But they’re not enough. The joint polisci/philosophy major has got to be 15 years old, and it’s not like the good-lawyer-making aspects of Analytic methodology have changed in that time either. Indeed, right now we’re going through a wave of retirements, losing 1 or 2 senior faculty every year. And while feminist philosophy might play a role at other institutions, it certainly doesn’t at Notre Dame. (We’re not exactly a feminist stronghold.)

    Very puzzling.

  2. Okay, it’s actually not puzzling at all in the case of Notre Dame. Our Office of Institutional Research publishes an annual set of statistics, which unfortunately appear to only be available online to people with a Notre Dame account.

    In AY94/95, Philosophy awarded 20 BAs, and the school of Arts and Letters (our parent school) awarded 813 BAs total. That’s about 2.5%. In AY06/07, Philosophy awarded 36 BAs and 28 `supplementary’ Bachelor’s degrees, out of 1,422 total within Arts and Letters. If you count just the degrees within the major, that’s still 2.5% — no real increase. So where we’re seeing the increase mentioned in the NYT article is with this thing called the `supplementary’ major.

    I hadn’t heard of this, but it’s right there on our department website. (In the undergraduate section where, of course, I never bother to go.) Basically, a Notre Dame undergraduate can get a second major in Philosophy with eight total philosophy classes instead of the usual ten or twelve (for the Honors major). We don’t have a distinct Philosophy minor, but a number of interdisciplinary minors that each require a total of seven classes.

  3. Noumena,

    Thanks so much for following through on this. Given what you’ve uncovered, it seems the increase in students’ self-reflective studies could be partly or largely an increase in the availability of double majors and the ease of having one. See the update in the post.

    What the facts and figures are about majors can have very important implications for departments. The fact that women’s studies at South Florida may lose its status as a free-standing department because of statistics like these illustrates the point. (See our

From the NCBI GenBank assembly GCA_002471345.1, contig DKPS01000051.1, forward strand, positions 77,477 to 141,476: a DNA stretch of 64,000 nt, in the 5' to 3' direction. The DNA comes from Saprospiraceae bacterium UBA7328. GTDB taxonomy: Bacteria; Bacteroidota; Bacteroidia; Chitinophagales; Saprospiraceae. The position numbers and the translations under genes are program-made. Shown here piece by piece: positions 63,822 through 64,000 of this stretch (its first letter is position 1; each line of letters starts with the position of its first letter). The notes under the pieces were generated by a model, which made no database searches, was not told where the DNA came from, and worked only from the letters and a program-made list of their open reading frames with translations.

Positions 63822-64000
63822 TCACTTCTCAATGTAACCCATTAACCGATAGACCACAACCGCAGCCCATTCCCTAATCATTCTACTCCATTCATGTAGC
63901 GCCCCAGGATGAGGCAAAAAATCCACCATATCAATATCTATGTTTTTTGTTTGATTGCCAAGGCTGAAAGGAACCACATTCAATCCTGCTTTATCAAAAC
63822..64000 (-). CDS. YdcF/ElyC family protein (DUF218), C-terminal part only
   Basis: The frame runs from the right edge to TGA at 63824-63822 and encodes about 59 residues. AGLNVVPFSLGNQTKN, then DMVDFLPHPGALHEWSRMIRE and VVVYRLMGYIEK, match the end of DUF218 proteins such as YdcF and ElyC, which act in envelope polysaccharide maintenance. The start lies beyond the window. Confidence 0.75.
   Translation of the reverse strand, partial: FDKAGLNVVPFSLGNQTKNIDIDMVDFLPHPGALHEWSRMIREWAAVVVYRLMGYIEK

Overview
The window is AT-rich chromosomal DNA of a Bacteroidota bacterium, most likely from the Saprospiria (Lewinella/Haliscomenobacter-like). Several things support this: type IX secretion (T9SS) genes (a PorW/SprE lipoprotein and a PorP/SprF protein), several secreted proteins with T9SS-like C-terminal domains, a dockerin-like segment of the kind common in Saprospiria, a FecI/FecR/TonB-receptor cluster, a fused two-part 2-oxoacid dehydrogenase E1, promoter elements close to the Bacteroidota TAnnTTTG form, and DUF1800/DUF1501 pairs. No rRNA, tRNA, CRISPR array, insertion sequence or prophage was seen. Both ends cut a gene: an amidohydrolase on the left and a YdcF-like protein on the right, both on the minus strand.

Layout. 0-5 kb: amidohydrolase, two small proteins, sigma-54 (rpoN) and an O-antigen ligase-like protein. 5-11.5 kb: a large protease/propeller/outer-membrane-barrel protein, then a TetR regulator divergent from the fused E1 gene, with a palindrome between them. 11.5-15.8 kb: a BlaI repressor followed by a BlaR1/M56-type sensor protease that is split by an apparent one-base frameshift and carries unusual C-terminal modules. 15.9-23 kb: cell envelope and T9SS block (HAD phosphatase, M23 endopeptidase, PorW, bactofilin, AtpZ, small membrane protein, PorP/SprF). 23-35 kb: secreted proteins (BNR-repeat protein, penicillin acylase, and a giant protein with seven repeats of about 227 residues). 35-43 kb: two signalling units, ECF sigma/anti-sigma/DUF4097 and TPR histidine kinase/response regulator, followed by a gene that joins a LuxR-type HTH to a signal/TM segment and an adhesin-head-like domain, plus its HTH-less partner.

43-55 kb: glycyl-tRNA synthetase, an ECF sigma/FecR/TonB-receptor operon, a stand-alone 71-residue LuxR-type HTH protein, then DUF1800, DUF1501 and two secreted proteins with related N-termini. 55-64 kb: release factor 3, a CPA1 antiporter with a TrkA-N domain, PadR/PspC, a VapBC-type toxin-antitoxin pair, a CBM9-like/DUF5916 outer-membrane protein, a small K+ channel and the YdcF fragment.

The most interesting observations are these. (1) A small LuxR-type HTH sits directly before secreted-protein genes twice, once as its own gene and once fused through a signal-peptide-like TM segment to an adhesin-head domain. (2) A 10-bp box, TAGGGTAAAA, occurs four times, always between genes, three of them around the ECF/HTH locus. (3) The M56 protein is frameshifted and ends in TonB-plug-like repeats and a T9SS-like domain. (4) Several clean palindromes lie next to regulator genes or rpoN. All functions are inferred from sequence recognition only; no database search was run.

In fact, I do know that some very clever people in Rutgers’ philosophy dept gave some thought in the 1980’s to the question of how to strengthen the prestige of the department in the university. Perhaps the possibilities made available by the double major have given other departments some ideas about increasing status.

    In the meantime, I’m wondering whether Rutgers is taking their campaign to increase philosophy’s prestige onto the NY Times. Hmmmmmmmm.

  4. Ironically and tragically we are also seeing a huge upsurge in a kind of fundamentalism of the old ways which expresses a nostalgic desire to recreate a retro world that long ago ceased to exist.

    The rise of no-nothing “closed book” religious fundamentalism which urges its adherents to “strenghten” (read rigidify) their minds.

  5. Perhaps the interest in The Social Construction of Reality is a promising sign.

    After all everybody knows that there is something profoundly wrong with the way things are, and that the old answers aint necessarily so—and are in fact killing everything.

    That havent been said please check out this reference which describes the origins & consequences of the cognitive straight-jacket in which we are well and truly trapped.

    And more importantly a way of waking up from the collective trance/spell.

    It is profoundly feminist in its sensitivity.